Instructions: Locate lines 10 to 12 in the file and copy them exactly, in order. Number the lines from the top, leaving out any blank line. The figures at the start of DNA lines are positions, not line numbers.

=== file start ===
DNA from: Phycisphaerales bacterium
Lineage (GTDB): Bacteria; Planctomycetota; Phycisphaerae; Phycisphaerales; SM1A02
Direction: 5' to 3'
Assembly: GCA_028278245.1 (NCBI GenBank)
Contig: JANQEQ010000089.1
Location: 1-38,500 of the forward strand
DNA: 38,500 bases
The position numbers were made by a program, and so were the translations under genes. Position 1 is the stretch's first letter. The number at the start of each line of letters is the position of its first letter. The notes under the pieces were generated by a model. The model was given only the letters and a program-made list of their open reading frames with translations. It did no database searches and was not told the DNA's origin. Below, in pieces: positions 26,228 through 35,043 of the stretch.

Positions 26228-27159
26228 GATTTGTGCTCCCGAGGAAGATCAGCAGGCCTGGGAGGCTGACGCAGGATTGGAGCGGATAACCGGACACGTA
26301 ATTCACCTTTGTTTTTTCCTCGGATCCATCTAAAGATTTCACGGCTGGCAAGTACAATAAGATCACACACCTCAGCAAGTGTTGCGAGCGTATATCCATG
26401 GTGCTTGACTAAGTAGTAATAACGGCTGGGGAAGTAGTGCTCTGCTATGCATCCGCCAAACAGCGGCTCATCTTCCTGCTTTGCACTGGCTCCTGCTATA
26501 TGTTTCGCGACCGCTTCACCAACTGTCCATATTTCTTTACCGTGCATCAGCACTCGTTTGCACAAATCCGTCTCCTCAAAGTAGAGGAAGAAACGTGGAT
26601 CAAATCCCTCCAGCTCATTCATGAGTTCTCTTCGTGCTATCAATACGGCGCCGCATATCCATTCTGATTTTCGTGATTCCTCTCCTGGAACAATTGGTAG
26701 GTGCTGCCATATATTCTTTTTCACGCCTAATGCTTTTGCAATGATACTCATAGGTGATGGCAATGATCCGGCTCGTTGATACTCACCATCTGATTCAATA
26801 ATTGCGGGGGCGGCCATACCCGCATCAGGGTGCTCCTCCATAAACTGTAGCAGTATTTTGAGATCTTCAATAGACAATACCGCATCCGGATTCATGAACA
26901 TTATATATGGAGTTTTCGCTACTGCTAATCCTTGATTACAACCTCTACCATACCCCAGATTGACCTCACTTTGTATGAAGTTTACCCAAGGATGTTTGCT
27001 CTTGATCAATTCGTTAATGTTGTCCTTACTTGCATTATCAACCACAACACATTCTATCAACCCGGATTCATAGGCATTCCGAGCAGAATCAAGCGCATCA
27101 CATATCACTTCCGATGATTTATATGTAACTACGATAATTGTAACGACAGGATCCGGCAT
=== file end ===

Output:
26228 GATTTGTGCTCCCGAGGAAGATCAGCAGGCCTGGGAGGCTGACGCAGGATTGGAGCGGATAACCGGACACGTA
26301 ATTCACCTTTGTTTTTTCCTCGGATCCATCTAAAGATTTCACGGCTGGCAAGTACAATAAGATCACACACCTCAGCAAGTGTTGCGAGCGTATATCCATG
26401 GTGCTTGACTAAGTAGTAATAACGGCTGGGGAAGTAGTGCTCTGCTATGCATCCGCCAAACAGCGGCTCATCTTCCTGCTTTGCACTGGCTCCTGCTATA